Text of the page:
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Does poor hygiene lead to fewer Covid deaths?

By SHOBHA WARRIER
October 30, 2020 09:30 IST
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'Better hygiene could lower a person's immunity and make the person susceptible to auto-immune diseases.'

IMAGE: A garbage dump in Agartala. Photograph: Abhishek Saha/ANI Photo
 

The United States of America leads the world in COVID-19 cases followed by India, Brazil and Russia.

If you look at the mortality rate worldwide, we see that Italy that has so far recorded 5.4 million cases is at the top of the table with a death rate of 8.1%, followed by Mexico with 5.9%, the UK with 5.5% and France with 3.8%.

India that has recorded over 8 million Covid cases has one of the lowest mortality rates in the world, at 1.5%.

Now, a study conducted by the Council of Scientific and Industrial Research, the National Centre for Cell Science in Pune and the Chennai Mathematical Institute has found that countries with poor hygiene, sanitation and water quality fared better in fighting COVID-19! The paper was published in the journal MedRxiv.

"Lack of sanitation and poorer hygiene practices are known to be responsible for the higher communicable disease burden in countries with low GDP. Surprisingly, we found that these sanitation parameters are correlated positively with the Covid outcome," Dr Rajeeva Karandikar, the well known statistician and director, Chennai Mathematical Institute, tells Shobha Warrier/Rediff.com.

When the novel coronavirus made its appearance, there was a feeling that developed countries would fare better in tackling it.
But some of the scientists I had interviewed observed in the initial days that perhaps India would be in a better position as Indians were exposed to many viruses and bacteria because of lack of hygiene. Your study reiterates what they had said then.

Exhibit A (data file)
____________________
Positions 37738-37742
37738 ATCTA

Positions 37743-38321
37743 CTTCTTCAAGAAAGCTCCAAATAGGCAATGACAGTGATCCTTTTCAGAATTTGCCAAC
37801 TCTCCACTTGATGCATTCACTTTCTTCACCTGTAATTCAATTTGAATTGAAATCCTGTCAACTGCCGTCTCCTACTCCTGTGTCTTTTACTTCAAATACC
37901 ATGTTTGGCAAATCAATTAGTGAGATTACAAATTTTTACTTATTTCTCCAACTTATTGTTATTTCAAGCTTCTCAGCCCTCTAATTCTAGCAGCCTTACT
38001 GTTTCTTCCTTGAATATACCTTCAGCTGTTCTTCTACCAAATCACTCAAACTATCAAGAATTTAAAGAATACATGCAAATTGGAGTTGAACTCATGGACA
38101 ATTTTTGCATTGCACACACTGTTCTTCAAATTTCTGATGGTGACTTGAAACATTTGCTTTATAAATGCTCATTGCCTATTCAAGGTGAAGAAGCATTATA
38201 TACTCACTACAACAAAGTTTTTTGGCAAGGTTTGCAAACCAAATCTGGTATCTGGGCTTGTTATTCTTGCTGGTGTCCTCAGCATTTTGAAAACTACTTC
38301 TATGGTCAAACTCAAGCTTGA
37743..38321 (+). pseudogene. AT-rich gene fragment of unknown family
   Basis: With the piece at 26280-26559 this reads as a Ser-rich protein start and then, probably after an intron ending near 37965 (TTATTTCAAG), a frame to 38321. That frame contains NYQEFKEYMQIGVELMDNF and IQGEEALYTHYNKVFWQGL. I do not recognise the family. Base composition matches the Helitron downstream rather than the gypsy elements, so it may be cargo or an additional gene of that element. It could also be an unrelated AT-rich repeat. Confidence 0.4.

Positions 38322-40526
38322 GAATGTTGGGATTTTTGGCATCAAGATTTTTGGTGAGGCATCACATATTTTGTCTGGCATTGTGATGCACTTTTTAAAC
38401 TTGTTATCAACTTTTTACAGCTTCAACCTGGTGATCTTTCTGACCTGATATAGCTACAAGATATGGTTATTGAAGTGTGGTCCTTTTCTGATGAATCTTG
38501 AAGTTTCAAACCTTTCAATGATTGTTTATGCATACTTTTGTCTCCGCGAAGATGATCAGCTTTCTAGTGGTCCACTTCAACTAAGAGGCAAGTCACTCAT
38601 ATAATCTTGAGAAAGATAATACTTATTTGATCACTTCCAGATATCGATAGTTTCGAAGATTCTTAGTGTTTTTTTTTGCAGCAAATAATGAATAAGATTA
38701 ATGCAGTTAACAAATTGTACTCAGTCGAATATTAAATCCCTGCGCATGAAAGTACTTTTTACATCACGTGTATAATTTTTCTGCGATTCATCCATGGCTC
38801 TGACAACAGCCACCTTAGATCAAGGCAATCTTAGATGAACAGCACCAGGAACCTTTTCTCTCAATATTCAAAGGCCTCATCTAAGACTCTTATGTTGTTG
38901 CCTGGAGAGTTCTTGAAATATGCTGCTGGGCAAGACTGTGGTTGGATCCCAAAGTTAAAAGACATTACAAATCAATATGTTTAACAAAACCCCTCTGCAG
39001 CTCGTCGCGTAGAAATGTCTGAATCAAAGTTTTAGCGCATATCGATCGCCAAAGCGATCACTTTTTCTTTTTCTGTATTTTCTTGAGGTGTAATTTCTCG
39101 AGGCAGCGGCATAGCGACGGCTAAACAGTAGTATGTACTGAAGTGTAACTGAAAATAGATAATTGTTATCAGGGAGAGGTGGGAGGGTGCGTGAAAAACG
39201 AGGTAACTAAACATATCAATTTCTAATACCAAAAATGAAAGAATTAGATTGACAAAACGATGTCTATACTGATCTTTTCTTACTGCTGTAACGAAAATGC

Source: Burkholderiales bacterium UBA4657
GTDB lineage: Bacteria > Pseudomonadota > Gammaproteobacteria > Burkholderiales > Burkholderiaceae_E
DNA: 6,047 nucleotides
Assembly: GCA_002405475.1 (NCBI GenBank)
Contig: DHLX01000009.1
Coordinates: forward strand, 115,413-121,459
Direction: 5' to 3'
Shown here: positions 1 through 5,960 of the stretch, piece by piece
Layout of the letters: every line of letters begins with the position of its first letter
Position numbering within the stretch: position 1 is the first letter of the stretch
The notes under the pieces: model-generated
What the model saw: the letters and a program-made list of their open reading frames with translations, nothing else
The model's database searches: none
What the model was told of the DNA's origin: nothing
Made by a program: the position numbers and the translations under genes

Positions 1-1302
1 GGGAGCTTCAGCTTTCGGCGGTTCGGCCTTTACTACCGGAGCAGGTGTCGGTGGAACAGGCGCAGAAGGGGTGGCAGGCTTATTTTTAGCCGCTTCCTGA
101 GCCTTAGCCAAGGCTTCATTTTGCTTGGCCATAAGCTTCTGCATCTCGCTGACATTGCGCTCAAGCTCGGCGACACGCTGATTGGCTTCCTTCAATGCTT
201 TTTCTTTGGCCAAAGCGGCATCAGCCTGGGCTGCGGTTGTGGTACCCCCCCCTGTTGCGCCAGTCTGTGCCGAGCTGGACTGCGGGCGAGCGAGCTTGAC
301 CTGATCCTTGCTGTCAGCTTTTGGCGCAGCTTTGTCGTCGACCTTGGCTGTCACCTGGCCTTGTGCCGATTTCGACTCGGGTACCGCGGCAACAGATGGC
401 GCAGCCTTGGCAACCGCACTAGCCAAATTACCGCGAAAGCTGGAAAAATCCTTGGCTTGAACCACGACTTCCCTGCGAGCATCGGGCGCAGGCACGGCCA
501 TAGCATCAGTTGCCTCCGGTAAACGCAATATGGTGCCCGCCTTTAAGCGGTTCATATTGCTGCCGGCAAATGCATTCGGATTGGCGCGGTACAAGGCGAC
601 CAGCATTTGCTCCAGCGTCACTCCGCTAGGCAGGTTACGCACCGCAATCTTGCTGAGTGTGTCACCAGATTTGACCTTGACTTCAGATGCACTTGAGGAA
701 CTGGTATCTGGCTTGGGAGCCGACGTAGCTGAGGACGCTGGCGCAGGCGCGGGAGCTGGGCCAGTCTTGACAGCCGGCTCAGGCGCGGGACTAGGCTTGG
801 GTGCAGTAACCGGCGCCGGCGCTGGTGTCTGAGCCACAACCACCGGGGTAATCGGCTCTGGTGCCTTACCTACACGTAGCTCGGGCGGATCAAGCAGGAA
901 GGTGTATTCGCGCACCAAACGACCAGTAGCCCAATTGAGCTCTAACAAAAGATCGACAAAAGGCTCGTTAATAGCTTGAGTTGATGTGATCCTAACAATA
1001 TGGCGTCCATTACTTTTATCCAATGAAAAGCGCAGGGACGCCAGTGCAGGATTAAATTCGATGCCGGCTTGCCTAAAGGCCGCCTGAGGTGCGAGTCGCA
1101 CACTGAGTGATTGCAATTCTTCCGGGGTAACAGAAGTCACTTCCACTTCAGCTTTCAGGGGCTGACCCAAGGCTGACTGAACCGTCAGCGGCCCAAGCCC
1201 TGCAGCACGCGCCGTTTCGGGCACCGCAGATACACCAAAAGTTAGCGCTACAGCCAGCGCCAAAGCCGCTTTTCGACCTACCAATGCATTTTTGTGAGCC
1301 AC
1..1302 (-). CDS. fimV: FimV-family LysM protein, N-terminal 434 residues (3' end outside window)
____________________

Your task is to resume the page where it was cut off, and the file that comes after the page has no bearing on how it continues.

What made you do this kind of a study?

It was Dr Shekhar Mande, director-general, CSIR, who remarked to me about the strange correlation between GDP and the Covid mortality rate. He also said that one of his students was trying to collect data on this. He asked me if I can join the team as a statistician.

I felt there must be some other factors which would explain the strange connection between GDP and Covid mortality rate, and so I agreed.

What were the parameters you took into consideration to do the study?

First, we decided that we would look at country-wise mortality data instead of the number of reported cases as there was a lot of talk of under-reporting of the same.

We took the mortality data from the European Centre for Disease Prevention and Control while WHO had all the health-related and sanitation data. Then we relied on the World Bank site for human development index and the GDP numbers.

We analysed a total of 10,112, 754 cases and 501, 562 deaths as on June 29, 2020, and also with a 60-day interval data as on August 7, 2020.

The data from well-known coronavirus global deaths-tracking sources showed that more than 70% of Covid mortality occurred in high income countries like Italy, Spain, the UK, France and USA. Our analyses also revealed a similar trend.

To explore the dichotomy of rich and poor countries in relation to Covid deaths, we considered several explanatory parameters.

The factors included percentage of older population, prevalence of obesity, population density, sanitation and hygiene, incidence of communicable and non-communicable diseases, etc.

Is it because countries like Italy, the UK, France, etc have more older population that they have high mortality rate?

Yes, that is part of the explanation.

The other factor is what the UN calls the urbanisation index. It is a fact that density of population is huge in urban centres, leading to higher number of infections.

Some of the distinctive features of higher GDP countries are its ageing population and a larger fraction of urbanisation.

We found that the proportion of population above 65, obesity and the percentage of urban population are positively correlated with Covid deaths.

So, because more than 50% of India's population was young, India was in a better position to fight the virus...

Yes, demographically, we are a young nation. And the urbanisation index is much lower in India than European or most of the Western countries.